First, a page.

That all being said, at least something is being done although I do not believe it will help the hundreds of thousands of homeowners as they claim.

    The key word in Chase’s plan is “prequalified”. The problem here is that many if not most people in trouble cannot qualifly anymore. Loss of jobs, business and credit preclude any workouts. Current real estate values also make it difficult as most properties are underwater.

    I would like to see more definitive guidelines to these workouts which will then allow me to see the real potential of help. Until I do, this is still more “feel good” news releases with no real teeth. Too much effort if not all the effort is being made to “restore confidence” by “feel good” measures. Untill some of the over one trillion dollars the government threw out to the financial sector hits the street, I do not see much relief.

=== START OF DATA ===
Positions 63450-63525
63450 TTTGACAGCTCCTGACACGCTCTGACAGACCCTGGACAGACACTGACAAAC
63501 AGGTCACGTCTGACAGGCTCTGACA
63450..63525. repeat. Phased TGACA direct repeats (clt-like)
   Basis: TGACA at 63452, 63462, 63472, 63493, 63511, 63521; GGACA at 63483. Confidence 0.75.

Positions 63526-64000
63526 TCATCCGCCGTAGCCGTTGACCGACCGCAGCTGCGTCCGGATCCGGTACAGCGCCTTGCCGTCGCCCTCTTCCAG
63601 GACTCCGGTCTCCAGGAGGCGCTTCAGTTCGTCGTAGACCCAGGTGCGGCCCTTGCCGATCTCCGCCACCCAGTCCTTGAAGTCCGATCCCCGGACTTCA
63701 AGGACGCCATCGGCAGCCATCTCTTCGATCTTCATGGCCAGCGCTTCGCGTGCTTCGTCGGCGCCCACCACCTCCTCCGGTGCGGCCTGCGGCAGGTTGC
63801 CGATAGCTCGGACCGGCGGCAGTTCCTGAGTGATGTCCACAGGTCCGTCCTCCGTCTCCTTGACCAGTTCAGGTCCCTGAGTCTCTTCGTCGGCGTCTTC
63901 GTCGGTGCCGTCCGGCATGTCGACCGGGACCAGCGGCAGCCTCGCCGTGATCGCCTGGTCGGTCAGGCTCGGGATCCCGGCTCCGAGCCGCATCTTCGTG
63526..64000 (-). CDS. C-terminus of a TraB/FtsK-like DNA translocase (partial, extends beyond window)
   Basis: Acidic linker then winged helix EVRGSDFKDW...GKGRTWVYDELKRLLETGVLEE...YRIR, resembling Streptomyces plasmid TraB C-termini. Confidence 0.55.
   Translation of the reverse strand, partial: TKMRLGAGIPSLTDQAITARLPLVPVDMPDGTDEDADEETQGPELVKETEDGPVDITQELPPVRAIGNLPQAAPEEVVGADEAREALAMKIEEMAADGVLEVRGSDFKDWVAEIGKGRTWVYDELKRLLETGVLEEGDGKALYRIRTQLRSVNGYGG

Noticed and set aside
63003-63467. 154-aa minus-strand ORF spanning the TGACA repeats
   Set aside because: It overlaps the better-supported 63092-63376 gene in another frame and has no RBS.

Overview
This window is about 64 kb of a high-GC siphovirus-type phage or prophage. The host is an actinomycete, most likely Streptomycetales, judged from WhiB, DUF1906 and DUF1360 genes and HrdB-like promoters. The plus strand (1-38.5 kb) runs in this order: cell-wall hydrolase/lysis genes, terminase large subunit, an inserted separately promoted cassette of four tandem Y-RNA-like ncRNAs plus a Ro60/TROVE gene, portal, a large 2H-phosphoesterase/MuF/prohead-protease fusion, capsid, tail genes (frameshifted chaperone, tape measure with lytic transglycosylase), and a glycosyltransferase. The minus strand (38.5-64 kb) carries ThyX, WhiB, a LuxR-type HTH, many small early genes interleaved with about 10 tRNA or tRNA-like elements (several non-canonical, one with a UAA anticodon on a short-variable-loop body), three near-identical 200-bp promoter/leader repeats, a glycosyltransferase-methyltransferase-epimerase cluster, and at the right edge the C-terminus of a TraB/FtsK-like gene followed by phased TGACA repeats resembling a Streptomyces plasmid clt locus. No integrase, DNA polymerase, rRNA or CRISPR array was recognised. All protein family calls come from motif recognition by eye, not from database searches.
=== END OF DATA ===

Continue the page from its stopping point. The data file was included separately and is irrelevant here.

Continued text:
Comment by Larry Rubinoff — November 1, 2008 @ 2:53 pm

  3. Homeowners that do a modification need to also have a new title policy without exceptions written on their property. The reason being is that Chase may not own the mortgage and note.

    Comment by Steve Dibert — November 2, 2008 @ 9:17 am

  4. Fascinating. So homeonwers stand a good chance of being screwed (again) with the new “help”?

    Comment by Dawn McNeilly — November 2, 2008 @ 9:37 am

  5. Chase – Smooth Criminal

    Chase is not modifying loans to help the home owners – they can careless, but what they do care about is how far a borrower will go to stay out of foreclosure. I will tell you how far!!!! Far enough to start dropping names and dates and facts that could cause Chase a hold lot of fines and some possible jail— there modifying loan and shredding documents as I type.